Both variants can be used for a variety of purposes, from the cycling of unmanned vehicle loads, to replenishment of new kinds of onboard and offboard weapon systems and intermediate force capabilities, to armed resupply of Marines operating expeditionary advanced bases. In addition, the LCS-2 variant has a side access ramp for vehicle and CONEX box roll-on/roll-off loading alongside a pier, as well as movement of mission modules or berthing modules. Both also have large stern gates to allow the safe launch and recovery of small boats and other watercraft.
Other of the LCS’s intrinsic qualities make it particularly well adapted and indeed essential to the requirements of maritime counterinsurgency. Capable of speeds in excess of 40 knots, the LCS is maneuverable on both the tactical and operational/strategic levels. Both variants can go from flank speed ahead to making sternway in a matter of ship lengths, and the LCS-2 variant can twist within her own length. High sprint speed allows the LCS to rapidly reposition to reinforce different groups of civilian vessels requiring protection, enabling greater economy of force, while tactical agility confers advantages in close maneuvering situations, such as dodging would-be rammers. Likewise, when running on diesels alone at low speed, the LCS consumes significantly less fuel than other surface combatants on gas turbines, allowing greater persistence when loitering on station.
Operationally and strategically, its 14-foot draft permits the LCS to operate closer to shore and in waters substantially shallower than those navigable by larger surface combatants, almost all of which draw in excess of 30 feet. This increases the Navy’s ability to influence events in the South China Sea as well as several other strategically important “marginal seas,” opening new venues for security cooperation with partners and allies. In addition, the LCS can call on 1,111 ports worldwide, more than three times the 362 ports accessible by its heftier counterparts.14 The ship’s draft already has paid tactical dividends. When the USS Coronado (LCS-4), operating in the shoal-strewn South China Sea on her first deployment to the region in 2016, was set on by a pair of PLAN frigates, she took advantage of her lighter draft to steer into shallower waters than her pursuers could safely follow and successfully eluded the tail.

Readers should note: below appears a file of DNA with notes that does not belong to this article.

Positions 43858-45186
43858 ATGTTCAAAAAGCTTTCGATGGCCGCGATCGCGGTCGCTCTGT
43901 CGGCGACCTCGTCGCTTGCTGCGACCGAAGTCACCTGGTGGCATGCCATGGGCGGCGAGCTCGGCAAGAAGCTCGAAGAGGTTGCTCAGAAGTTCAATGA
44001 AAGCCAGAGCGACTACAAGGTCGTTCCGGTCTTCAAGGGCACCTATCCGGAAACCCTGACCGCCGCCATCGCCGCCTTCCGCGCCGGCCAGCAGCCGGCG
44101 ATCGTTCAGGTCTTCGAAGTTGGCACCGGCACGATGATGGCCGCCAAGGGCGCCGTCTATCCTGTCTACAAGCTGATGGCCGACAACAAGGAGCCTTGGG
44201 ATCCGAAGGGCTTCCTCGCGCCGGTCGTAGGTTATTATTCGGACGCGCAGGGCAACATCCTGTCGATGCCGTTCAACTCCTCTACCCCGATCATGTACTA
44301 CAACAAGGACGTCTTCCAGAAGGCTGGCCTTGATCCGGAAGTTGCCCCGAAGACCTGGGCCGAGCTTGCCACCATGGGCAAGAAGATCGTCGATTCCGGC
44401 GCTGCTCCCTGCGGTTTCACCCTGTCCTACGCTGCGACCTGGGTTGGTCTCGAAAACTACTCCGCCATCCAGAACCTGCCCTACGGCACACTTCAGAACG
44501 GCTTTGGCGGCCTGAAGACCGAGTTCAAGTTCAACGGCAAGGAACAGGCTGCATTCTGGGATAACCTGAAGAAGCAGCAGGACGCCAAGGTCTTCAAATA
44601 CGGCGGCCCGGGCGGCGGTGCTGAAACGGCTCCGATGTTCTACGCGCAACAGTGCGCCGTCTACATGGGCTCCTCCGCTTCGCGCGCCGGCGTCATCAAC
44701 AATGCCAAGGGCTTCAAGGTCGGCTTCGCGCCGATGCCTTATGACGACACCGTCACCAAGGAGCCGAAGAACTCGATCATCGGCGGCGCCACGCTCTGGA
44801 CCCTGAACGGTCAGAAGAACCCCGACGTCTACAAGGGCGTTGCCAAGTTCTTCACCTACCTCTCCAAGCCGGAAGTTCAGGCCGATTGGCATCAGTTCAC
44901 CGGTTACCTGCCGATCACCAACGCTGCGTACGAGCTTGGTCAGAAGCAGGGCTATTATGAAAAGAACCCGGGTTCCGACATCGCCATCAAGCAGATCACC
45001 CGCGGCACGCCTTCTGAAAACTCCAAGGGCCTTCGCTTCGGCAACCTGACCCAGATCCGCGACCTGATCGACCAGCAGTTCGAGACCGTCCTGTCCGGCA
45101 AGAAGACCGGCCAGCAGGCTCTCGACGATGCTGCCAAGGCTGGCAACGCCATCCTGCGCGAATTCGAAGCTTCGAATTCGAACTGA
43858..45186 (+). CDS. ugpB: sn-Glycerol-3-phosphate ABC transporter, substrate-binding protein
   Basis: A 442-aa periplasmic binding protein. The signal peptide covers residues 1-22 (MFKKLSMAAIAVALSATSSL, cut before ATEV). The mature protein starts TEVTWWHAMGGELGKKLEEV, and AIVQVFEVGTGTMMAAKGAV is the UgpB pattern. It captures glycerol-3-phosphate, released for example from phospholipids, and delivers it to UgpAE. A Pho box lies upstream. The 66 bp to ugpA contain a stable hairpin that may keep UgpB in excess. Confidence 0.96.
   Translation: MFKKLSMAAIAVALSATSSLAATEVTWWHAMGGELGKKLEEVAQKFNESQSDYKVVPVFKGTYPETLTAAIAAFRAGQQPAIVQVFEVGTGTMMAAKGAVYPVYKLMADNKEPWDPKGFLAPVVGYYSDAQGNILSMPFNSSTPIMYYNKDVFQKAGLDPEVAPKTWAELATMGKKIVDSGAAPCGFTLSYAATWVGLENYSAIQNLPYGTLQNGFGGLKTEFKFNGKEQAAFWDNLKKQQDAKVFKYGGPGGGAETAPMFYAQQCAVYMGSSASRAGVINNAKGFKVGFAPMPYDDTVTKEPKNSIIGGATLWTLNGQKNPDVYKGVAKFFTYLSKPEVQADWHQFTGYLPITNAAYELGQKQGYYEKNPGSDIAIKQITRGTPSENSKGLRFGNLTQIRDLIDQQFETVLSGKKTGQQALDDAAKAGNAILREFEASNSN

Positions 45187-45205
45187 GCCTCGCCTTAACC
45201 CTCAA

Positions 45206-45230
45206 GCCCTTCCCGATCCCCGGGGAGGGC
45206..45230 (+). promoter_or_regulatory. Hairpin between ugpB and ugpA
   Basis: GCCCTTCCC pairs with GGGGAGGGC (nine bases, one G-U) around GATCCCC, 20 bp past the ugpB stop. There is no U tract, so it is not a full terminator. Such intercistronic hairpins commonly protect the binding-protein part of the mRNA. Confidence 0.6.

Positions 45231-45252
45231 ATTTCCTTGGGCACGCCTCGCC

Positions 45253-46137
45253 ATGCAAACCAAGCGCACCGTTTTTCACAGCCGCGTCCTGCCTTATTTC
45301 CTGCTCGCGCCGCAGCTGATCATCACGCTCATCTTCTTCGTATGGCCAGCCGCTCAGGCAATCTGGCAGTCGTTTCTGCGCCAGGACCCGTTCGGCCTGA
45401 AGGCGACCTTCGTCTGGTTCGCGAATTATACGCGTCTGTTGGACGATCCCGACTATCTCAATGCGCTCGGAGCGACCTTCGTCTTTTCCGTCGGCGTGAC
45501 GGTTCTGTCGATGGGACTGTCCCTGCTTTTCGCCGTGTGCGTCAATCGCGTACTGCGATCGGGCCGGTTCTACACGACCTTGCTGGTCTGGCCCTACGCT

Water-jet propulsion confers additional advantages on the LCS when navigating areas frequented by fishing vessels, where buoys, nets, and other flotsam can foul propellers. In the event of escalation, the LCS’s combination of rapid-firing 57-mm and 30-mm guns position it well for close-quarters engagements with the swarms of smaller vessels of the People’s Armed Forces Maritime Militia and the China Coast Guard, while its new Naval Strike Missiles give it a powerful punch against more capable PLAN surface combatants. And new concepts under consideration, such as flight-deck mounted box missile launchers and greater integration with Marine Corps littoral expeditionary forces, would provide an even wider scope of available options on the kinetic end of the spectrum.
LCS: The Navy’s Maritime Counterinsurgent in Waiting
The LCS has a future as the principal platform for the first wave of integration of unmanned systems and intermediate force capabilities into the surface fleet. The LCS could play a critical “midfield” role in a maritime counterinsurgency campaign, operating alongside or as the flagship of a flotilla of manned and optionally unmanned patrol vessels and aircraft on the front lines of protecting civilian mariners from Chinese coercion, or as part of a covering task force to guard light patrol forces against higher-end threats.15 Given Task Force 76 and Destroyer Squadron 7’s victories in the standoff in the Malaysian EEZ, as well as in subsequently deterring a Chinese vessel from undertaking a survey in the Vietnamese EEZ, the Navy should accelerate the deployment of additional Naval Strike Missile–equipped LCSs to Singapore and embark top-line ISR assets such as MH-60 Romeo and unmanned systems to maximize efficiency and effectiveness in this strategically decisive operation.16